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22 July 2008 @ 11:47 pm
OK, it's not Monday. It's still Tuesday. Close enough.

Meet my friend Elizabeth Agro. Liz is the Associate Curator of Modern and Contemporary Decorative Art at the Philadelphia Museum of Art.

Liz gets to do all kinds of cool stuff at her job. A current exhibit that she curated was the jewelry of Alexander Calder.

Yes, that Alexander Calder.

Yes, jewelry.

Listen here to find out more.

I think I am less intrigued or surprised that Calder would dabble in jewelry making and more impressed that he set out doing this as gifts for his family and friends. Jewelry just means a lot more to me when it's handmade by someone I know and care about.
Current Mood: tiredtired
21 December 2007 @ 11:23 am
Creativity is allowing yourself to make mistakes. Art is knowing which ones to keep.
~Scott Adams

God is really only another artist. He invented the giraffe, the elephant and the cat. He has no real style. He just goes on trying other things.
~Pablo Picasso

An artist is someone who produces things that people don't need to have but that he - for some reason - thinks it would be a good idea to give them.
~Andy Warhol

Artists can color the sky red because they know it's blue. Those of us who aren't artists must color things the way they really are or people might think we're stupid.
~Jules Feiffer

Listen carefully to first criticisms made of your work. Note just what it is about your work that critics don't like - then cultivate it. That's the only part of your work that's individual and worth keeping.
~Jean Cocteau
Current Mood: creativecreative
10 September 2007 @ 10:08 pm
My favorite medium is electronic media art, so much so that it was my major in college.

Please join me in cooing over Yukio Miyamoto, Master of Adobe Illustrator Gradients. I truly admire this man's work.

I'm an Adobe Illustrator junkie myself, so much so that I will modify the design details of a project just so I can utilize its latest features with great purpose.

Miyamoto, however, would out-Illustrate me before you could say "製品版". He's been using the program since its first release (he bought a Mac II!) and has an incredible studio to boot. Now if only PeachPit Press would translate his books into English so that I may learn some of his tricks!

Never underestimate the power of Illustrator! Huzzah for vector art!


Miyamoto's Web Portfolio: http://www.bekkoame.ne.jp/~yukio-m/intro/index.html
13 March 2007 @ 02:38 pm
"Life beats down and crushes the soul and art reminds you that you have one."
Current Mood: pleasedpleased
16 January 2007 @ 10:35 pm
Thanks to a link from derekcfpegritz I have a link to a fascinating Polish surrealist!


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18 December 2006 @ 09:47 am
And he drove down the street/in his ElDorado
While he was only five-foot-three/girls could not resist his stare
Pablo Picasso was never called an asshole.
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It is estimated that Pablo Picasso (1881-1973) produced about 13,500 paintings or designs, 100,000 prints or engravings, 34,000 book illustrations and 300 sculptures or ceramics. He is in the Guinness book for the most prolific artist ever.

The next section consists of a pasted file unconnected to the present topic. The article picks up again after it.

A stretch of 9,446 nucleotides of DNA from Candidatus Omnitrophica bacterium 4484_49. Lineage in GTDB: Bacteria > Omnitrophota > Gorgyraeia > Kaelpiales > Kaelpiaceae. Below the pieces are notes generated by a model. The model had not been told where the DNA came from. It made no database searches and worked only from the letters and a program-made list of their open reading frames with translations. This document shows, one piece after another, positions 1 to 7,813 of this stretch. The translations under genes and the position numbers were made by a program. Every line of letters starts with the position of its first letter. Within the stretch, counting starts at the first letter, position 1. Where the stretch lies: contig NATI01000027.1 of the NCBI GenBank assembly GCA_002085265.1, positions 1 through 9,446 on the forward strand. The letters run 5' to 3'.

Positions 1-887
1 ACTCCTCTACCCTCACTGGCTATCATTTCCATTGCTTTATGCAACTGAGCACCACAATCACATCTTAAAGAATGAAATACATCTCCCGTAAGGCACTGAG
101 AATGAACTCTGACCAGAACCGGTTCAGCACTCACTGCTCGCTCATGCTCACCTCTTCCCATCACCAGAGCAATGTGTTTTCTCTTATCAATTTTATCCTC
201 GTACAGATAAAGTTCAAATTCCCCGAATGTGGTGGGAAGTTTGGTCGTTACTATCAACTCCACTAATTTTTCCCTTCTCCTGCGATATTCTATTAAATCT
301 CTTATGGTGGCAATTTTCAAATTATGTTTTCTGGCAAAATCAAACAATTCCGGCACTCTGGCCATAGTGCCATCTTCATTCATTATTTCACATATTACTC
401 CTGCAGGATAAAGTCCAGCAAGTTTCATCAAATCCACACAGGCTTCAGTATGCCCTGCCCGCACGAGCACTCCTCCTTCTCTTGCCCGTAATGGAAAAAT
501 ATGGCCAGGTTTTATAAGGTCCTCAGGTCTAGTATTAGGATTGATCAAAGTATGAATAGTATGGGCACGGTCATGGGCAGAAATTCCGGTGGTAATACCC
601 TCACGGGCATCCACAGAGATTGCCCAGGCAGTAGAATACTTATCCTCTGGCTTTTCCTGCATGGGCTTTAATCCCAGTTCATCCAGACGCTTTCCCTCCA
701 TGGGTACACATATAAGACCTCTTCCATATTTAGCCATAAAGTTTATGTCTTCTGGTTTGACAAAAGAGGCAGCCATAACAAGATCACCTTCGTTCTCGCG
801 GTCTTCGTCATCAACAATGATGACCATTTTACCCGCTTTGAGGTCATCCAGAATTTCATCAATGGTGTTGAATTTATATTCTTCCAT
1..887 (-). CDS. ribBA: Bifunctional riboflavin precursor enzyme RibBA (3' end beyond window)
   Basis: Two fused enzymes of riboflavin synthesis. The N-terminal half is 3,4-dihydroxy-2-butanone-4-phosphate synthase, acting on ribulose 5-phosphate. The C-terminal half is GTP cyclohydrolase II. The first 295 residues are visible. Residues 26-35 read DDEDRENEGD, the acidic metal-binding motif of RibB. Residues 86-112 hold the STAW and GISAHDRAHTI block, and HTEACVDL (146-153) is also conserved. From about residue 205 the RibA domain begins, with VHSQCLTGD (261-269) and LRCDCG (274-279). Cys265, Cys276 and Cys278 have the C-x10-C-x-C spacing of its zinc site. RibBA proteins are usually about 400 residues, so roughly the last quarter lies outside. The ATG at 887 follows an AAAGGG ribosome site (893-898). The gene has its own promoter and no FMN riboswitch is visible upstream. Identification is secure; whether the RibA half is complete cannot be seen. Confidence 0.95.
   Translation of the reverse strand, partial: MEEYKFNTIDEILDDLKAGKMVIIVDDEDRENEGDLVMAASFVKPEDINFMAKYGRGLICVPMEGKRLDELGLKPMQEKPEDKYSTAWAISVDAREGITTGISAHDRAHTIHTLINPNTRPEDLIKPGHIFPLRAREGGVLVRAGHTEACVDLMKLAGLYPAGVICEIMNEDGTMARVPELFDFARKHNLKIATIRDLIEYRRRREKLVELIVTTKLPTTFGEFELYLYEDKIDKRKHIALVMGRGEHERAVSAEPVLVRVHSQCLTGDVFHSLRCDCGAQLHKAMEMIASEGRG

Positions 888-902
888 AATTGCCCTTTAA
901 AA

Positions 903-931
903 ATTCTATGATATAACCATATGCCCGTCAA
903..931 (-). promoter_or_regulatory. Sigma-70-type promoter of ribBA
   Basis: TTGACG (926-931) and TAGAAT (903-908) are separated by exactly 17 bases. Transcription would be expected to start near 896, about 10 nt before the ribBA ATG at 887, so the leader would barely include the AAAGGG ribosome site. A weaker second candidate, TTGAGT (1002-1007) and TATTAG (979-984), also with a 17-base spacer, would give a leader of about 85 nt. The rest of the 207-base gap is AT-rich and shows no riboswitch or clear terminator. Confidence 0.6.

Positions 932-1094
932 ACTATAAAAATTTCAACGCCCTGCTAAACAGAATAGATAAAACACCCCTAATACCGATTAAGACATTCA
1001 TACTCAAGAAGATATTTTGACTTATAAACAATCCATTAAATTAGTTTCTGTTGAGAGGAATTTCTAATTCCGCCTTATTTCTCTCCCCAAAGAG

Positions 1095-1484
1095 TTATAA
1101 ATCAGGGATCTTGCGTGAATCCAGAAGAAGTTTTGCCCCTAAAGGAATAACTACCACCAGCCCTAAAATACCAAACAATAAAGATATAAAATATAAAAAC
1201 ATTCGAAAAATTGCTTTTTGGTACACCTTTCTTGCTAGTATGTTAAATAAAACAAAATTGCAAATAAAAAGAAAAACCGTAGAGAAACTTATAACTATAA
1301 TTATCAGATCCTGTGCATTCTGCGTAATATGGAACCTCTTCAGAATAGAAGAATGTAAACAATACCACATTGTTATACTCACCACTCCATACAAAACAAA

I tried to find some of the less commonly seen images, just cause. Picasso is one of those artists that other artists love to love to hate. Brilliant, but ubiquitous. I find myself frustrated with some of his work, but then defending it to people who hate it, without the artistic background to understand what he was doing. I am frustrated less with his work now than I was when I was younger, possibly because I can see things in it that I couldn't see before. Possibly that I just understand the context better now.

So, for the peanut gallery, what are your thoughts on one of the 20th Century Masters? Do you find yourself loving some, and hating others? Do you find yourself finding new things all the time with his work, or is it all the same to you?
12 December 2006 @ 11:44 am
Happy 143rd Birthday, Edvard Munch!

Your days spent in the darkest corners of the world--better known as Norway--inspired you to dish out paintings and prints of such emotional anguish and technique that you helped jump-start German Expressionism. I admit that even in Art in the Dark (better known as History of Western Art I and II), I was mildly disturbed with the gut-wrenching aftershock of emotion in your paintings and sympathized with your life. I think what struck me most about his paintings--beyond Scream was the sadness I felt from them and could relate to.

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Munch Timeline: http://www.edvardmunch.info/edvard-munch/timeline.asp

Edvard Munch Website: http://www.munch-edvard.de/e/index.shtml

There's also a 1974 movie made about his life: http://www.imdb.com/title/tt0074462/
04 December 2006 @ 06:22 pm
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Shirin Neshat was born in Qazwin, Iran in 1957 and now lives in New York City. She is a visual artist who has gained recognition for her photography, film and video installations, which she has used to express complex, philosophical ideas. Shirin Neshat has been featured in many international publications focused on her pre-occupation with the representation of feminism, the veil and the interaction between so-called traditional and modern values.

Time magazine did an article on her: http://www.time.com/time/europe/photoessays/neshat/

I find her photography and videos to be fascinating. They are both very feminist statements, as well as being firmly rooted in Persian imagery. I am not usually compelled by video art, but I sat through the entirety of Soliloquy when it was at the Carnegie International. Twice actually, since it consisted of two separate videos facing each other...